Surrounded by barbed wire and an electric fence, marijuana plants flourish under the bright sun on a farm in a mountainous area outside Rio de Janeiro.
Yet this farm has nothing to do with drug trafficking. It belongs to a pioneering Brazilian nongovernmental organization (NGO) engaged in the production of medical cannabis to help people with seizures.
Margarete Brito, a lawyer by training, first started growing cannabis several years ago to relieve the seizures of her daughter, Sofia, now 12, who has epilepsy.
After seeing her condition improve, Brito decided to help other people, too. So she founded the Medical Cannabis Research and Patient Support Association (APEPI), which produces artisanal therapeutic oils made from cannabis to help people with conditions similar to her daughter’s.
That work has required a lot of effort, as growing marijuana remains illegal in Brazil.
“If we follow the letter of the law, nothing authorizes us to do that,” Brito said.
However, she and her husband, Marcos Langenbach, were able to obtain an unprecedented judicial authorization to cultivate cannabis for medical purposes in 2016.
Today, their farm — about two hours by car from the Brazilian capital — has 2,000 plants growing there to help people with severe autism, multiple sclerosis and epilepsy.
Despite initial suspicion and pushback from some, Brito said the endeavor enjoys support in Brazil.
“We have real social legitimacy. That’s what protects us,” Brito said.
On a recent visit to the farm, agricultural engineer Diogo Fonseca made his way among marijuana plants growing in large black pots and marked with the names of their different varieties: Purple Wreck, Schanti, Doctor, Harle Tsu, Solar and CBG.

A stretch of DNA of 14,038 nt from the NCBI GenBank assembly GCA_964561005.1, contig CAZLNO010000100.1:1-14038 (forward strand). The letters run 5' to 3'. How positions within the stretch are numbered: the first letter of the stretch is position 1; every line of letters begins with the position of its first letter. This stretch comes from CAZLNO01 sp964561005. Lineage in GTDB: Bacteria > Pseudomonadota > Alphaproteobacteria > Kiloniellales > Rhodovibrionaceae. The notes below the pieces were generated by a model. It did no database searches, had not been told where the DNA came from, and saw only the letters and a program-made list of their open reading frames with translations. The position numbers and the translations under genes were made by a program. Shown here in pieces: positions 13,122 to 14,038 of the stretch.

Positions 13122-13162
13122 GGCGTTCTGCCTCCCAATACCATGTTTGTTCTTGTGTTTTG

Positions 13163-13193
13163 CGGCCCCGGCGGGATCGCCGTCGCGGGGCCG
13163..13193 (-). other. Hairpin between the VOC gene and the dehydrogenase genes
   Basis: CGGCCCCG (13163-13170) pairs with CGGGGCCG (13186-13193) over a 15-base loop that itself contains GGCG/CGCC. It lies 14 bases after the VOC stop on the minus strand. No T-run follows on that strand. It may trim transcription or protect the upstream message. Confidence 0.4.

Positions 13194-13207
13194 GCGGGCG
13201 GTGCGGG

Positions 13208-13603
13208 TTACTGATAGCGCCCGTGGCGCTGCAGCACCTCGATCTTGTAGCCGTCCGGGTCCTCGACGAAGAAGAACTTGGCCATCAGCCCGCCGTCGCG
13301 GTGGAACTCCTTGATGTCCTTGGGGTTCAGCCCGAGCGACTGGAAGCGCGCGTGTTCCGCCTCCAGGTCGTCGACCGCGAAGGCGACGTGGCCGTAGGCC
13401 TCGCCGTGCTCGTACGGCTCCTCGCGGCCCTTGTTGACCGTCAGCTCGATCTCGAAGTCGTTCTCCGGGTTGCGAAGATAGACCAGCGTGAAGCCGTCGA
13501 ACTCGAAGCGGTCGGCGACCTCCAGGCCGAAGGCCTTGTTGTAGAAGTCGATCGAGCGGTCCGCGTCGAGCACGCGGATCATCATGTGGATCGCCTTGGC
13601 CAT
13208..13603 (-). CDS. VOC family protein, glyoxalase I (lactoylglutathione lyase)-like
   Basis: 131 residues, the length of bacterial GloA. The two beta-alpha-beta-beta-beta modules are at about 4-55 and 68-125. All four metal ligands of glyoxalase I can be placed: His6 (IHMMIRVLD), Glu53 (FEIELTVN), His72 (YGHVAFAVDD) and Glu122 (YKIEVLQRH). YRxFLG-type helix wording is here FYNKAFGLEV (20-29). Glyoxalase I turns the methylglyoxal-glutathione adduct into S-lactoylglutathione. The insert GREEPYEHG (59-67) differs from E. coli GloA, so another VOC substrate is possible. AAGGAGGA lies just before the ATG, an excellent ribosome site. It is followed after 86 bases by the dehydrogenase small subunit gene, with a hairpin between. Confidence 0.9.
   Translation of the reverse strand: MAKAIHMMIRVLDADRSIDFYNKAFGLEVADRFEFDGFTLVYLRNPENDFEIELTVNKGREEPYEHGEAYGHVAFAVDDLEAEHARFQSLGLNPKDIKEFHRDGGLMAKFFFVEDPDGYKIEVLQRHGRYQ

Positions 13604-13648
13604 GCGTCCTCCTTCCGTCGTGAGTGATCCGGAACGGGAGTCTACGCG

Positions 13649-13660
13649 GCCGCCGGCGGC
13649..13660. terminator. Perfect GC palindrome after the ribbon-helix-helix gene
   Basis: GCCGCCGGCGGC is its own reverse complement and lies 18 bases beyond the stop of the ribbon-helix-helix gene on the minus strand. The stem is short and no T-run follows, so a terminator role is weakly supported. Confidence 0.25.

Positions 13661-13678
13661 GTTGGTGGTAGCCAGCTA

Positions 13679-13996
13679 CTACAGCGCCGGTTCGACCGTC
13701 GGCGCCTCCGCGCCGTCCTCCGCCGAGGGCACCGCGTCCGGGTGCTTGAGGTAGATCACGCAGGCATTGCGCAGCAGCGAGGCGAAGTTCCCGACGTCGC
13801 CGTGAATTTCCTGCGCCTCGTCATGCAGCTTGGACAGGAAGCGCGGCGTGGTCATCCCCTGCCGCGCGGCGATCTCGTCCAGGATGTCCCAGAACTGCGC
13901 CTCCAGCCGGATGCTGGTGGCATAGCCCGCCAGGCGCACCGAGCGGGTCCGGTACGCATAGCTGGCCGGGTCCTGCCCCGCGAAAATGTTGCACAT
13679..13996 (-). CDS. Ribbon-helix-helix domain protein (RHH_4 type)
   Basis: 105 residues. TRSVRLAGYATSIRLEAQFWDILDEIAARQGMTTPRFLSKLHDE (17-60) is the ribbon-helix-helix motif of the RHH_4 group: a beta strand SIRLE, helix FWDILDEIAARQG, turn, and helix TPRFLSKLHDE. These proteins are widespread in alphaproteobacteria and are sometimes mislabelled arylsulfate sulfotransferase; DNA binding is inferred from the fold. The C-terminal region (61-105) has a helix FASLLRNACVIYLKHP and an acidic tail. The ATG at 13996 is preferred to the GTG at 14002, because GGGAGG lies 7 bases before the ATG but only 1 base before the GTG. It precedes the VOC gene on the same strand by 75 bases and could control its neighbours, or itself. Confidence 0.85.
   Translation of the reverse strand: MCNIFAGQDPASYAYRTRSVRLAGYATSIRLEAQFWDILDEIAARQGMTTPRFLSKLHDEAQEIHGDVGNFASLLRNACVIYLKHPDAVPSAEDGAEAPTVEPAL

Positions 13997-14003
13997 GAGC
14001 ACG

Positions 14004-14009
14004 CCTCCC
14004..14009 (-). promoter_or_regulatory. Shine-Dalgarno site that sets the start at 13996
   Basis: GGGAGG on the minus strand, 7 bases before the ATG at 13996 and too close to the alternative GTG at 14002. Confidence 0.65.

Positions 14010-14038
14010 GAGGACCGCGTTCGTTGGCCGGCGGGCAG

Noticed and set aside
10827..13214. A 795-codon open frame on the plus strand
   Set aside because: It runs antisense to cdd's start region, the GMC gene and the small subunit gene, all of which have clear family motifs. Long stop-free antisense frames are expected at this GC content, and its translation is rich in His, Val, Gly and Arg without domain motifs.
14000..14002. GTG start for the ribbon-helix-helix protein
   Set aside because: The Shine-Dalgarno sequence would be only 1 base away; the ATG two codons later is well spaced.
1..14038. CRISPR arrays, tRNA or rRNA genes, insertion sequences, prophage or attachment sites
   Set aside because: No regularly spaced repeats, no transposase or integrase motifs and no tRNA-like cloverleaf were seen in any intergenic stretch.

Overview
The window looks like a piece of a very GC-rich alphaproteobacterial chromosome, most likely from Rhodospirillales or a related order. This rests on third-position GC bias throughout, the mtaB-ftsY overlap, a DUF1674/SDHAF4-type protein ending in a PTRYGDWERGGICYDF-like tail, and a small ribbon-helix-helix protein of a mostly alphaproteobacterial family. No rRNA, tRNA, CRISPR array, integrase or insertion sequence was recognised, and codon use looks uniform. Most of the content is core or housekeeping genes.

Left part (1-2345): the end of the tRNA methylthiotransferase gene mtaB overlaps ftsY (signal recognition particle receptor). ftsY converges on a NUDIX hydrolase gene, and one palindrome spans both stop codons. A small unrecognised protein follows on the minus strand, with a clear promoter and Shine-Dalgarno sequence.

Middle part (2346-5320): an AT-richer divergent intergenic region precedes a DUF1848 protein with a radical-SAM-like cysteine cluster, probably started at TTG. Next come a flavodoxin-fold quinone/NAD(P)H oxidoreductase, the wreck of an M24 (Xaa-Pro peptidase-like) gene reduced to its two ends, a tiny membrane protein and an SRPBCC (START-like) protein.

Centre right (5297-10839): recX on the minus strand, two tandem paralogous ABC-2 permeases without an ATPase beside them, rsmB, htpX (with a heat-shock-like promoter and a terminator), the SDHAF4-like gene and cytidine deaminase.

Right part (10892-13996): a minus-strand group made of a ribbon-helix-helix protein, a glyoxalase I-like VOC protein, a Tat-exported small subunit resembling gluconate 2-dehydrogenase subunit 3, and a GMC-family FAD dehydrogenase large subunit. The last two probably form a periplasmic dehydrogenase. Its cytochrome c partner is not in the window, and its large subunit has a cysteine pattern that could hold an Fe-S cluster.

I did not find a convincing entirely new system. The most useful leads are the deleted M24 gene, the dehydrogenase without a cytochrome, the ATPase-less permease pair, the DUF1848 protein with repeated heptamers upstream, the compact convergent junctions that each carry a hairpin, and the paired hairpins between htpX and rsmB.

These plants are used to produce therapeutic oils that meet the needs of each patient, depending on whether they require a higher or lower dose of cannabidiol, a non-psychotropic substance with a relaxing effect.
Using a pocket microscope, Fonseca examines each plant to assess the ideal time to pick.
In April, armed police with sniffer dogs raided the farm, after a person who had worked on renovating its laboratory reported APEPI to the authorities.
“A lot of people have prejudices,” Brito said. “We explain how our project works to everyone, but this person believed that we were drug traffickers and informed against us,” farm manager Manoel Caetano said.
The police eventually realized the farm was a medical cannabis plantation, apologized and left, Brito said.
APEPI has forged partnerships with respected scientific institutions, such as the Oswaldo Cruz Foundation and the University of Campinas. It has grown fivefold over the past two years and now counts 1,500 members.
Among them is Gabriel Guerra, 19, who has a severe form of autism and cerebral palsy. When he was eight, he would have 60 seizures a day.
“But when he started to take the custom oil” — a few drops three times a day — “the attacks stopped,” said his father, Ricardo Guerra.
“He started to have more independence, looking for ways to communicate,” Guerra said.
Thanks to APEPI, the products have become much more accessible: 150 reais (US$28.12) for a 30ml bottle, while imported products can cost anywhere from 600 reais to 3,000 reais.
APEPI is now awaiting a court decision that they hope will allow the farm to increase its production to 10,000 plants from next year.
However, the group is not very optimistic about the prospect of medical cannabis being legalized any time soon — Brazilian President Jair Bolsonaro has already said that he would veto a bill being debated in the Brazilian National Congress.
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